Public Law 480 went into effect early in July 1954. For the fiscal year ending on June 30 of that year, our total exports of agricultural commodities were $2,936 million. Of this amount, $2,331 million was commercial sales for dollars. For the fiscal year ending June 30, 1964, our agricultural exports reached a total of $6,075 million which amounted to about one-fourth of all our total exports for that year. Of this amount, $4,512 million was commercial sales for dollars. In each category the amount broke all records.
In the period of 10 years, our total exports increased by 100 percent and our commercial sales for dollars almost that much.
These exports covered a wide range of commodities and every State in the Union has benefited from them. New records were made in the case of several commodities including wheat, feed grains, soybeans, rice, poultry, variety meats, tallow and greases, and hides and skins. It goes without saying that the dollars received for these exports have contributed materially in dealing with our balance-of-payments problem.
For the first half of fiscal year 1965, agricultural exports were almost $200 million greater than they were in 1964 from a corresponding period. The maritime strike and possibly other factors reduced exports during the first part of the current 6-month period, and it is possible that the final figures will be less this year than last. However, they will be large in any event and if below 1964, will be at least second only to that year.
While the spectacular expansion which has taken place in agricultural exports may be due to several factors, certainly one of the most important is the foreign market development program set up under the authority of Public Law 480. It is our opinion that as time goes on, the program will assume even greater importance. This is not only because of the increase in world productivity and buying power but for the reason that much has been learned by both Foreign Agricultural Service and the cooperators in the program. In the beginning, there were few and in many cases no guideposts to go by. It was very much a matter of trial and error. There weren't as many unknown factors involved as there are in putting a man on the moon, but there were certainly a lot of problems which could only be solved by experience.
Over the years, much has been tried, and errors have been made, but taking everything together we feel the program so far has been a decided success.
INCREASED FOREIGN AGRICULTURAL COMPETITION
But this is no time for any of us to rest on our laurels. While this country has gone far and done much in expanding trade in agricultural products, our competitors have not been idle. Competition is increasing, and we can expect it to continue to do so. Countries like Canada, Australia, Argentina, New Zealand, and other countries— the economies of which materially depend on agricultural exportsare expanding their production as well as the intensity of their marketing activities.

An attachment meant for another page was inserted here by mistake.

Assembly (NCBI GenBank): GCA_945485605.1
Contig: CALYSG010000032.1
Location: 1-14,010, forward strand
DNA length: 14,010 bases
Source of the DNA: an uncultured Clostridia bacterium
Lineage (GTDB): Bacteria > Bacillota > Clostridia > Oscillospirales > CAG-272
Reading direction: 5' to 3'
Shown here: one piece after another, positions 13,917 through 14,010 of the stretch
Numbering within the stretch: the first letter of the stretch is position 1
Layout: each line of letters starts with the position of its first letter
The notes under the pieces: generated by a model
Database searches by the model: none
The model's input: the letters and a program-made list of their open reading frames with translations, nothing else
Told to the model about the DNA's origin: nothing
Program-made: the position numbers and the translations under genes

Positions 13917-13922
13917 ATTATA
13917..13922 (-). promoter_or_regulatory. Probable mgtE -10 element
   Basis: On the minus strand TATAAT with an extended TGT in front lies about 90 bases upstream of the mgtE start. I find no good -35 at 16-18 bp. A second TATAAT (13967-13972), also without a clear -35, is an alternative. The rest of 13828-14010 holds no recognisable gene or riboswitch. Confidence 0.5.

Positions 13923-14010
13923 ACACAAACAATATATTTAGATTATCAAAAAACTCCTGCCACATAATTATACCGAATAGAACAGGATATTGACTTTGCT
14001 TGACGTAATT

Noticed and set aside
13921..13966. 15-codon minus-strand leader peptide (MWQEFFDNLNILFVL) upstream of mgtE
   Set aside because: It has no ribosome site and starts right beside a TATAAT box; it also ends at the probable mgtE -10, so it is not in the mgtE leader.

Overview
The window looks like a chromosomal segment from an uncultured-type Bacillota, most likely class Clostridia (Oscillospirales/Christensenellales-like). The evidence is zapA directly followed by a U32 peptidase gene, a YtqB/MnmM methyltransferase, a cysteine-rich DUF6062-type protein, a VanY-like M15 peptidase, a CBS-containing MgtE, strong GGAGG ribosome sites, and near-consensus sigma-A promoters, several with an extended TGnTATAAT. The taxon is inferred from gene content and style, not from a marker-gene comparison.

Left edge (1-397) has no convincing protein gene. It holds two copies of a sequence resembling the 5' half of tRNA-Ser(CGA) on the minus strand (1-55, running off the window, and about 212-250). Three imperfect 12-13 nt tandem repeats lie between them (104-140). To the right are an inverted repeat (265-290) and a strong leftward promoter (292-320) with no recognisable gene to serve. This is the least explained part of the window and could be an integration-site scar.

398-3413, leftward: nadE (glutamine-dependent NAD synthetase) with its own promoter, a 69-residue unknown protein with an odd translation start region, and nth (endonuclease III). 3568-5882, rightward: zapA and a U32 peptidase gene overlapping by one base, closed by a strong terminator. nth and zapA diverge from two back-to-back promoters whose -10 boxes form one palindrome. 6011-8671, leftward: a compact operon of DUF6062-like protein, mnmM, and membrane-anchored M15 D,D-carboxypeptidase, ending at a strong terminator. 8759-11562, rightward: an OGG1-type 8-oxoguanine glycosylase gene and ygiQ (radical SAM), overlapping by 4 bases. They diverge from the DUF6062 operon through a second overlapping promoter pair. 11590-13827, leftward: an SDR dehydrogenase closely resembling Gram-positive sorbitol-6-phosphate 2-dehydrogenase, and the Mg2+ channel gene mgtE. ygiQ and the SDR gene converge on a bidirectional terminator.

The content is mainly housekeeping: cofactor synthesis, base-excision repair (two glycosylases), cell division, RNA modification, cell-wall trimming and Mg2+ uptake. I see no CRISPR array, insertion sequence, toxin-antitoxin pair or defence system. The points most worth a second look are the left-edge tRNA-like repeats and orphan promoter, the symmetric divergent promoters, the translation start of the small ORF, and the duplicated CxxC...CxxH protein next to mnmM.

For some time we were under the impression, or perhaps delusion is a better word, that the countries comprising the European Common Market were willing to reduce agricultural trade barriers, and that this meant increased outlets for the products of U.S. farms. In the hard way we have learned better. We know now that the objective in these countries is not only to become agriculturally self-sufficient but in the case of some commodities to become our competitors in the ex
I might say this does not apply to all commodities-cotton, tobacco, and competitive commodities in the United States—but in the competitive commodities such as feed grains and wheat and the like they apparently are following a course which can only lessen rather than increase trade, especially in the case of wheat.
RECEDING WORLD TREND IN FREER TRADE
There is increasing evidence that the world trend toward freer trade is slowing down and may actually be receding instead of advancing. The time is here when we, whether in Government or out, who are interested in expanded agricultural trade, must redouble our efforts and increase our cooperation, or see our hopes and dreams disappear as subtly as the smile of a Cheshire cat.
SUPPORT FOR BUDGET REQUEST Mr. Chairman, as we understand it, the recommendations contained in the President's budget message foreign market development in fiscal 1966 call for substantially the same amounts as were included in the 1965 bill, when certain amounts available from former years are taken into account. We urge that the full amount requested be included in the bill, particularly in view of the problems to which I have referred and the big job which we feel lies ahead in market development.
With the committee's permission, I would like to take a few moments to review congressional policy with respect to market development activities under the provisions of Public Law 480 and especially the use of foreign currencies or the proceeds thereof in connection therewith. Although the intent of Congress on this question was spelled out in the original act and has been repeated many times since in appropriation bills and in the various extensions of the act, there has been considerable reluctance in the executive branch of the Government, especially in the Bureau of the Budget, to recognize and accept the clear and definite provisions of the law.
1959 AMENDMENT OF AGRICULTURAL TRADE DEVELOPMENT ACT
In order to make certain that ample foreign currency would be available for market development purposes, Congress in extending the act in 1959 wrote into the bill an amendment to section 104(a) which directed that the equivalent of not less than 5 percent of the total sales under title I be made available for the purpose of market development. The report of the House Committee on Agriculture contains the following explanation:
Despite the clear intent of Congress, adequate foreign currencies are not being made available in the principal commercial areas for this important work. To insure that sufficient amounts of these foreign currencies are used for market development as authorized under section 104 (a) of title I, this section directs that the equivalent of not less than 5 percent of the total sales under title I be made available for this purpose. This will eliminate the delays and difficulties which have been involved in the process of allocation by making this minimum amount available to the Secretary of Agriculture for this purpose.
However, the Bureau of the Budget, in submitting its recommendations to Congress for the fiscal year 1960, entirely disregarded the provisions to which I have referred giving priority to the use of foreign currencies for market development and earmarking 5 percent of the total sales proceeds and loan repayments for that purpose. Instead it suggested language which would have had the effect of preventing the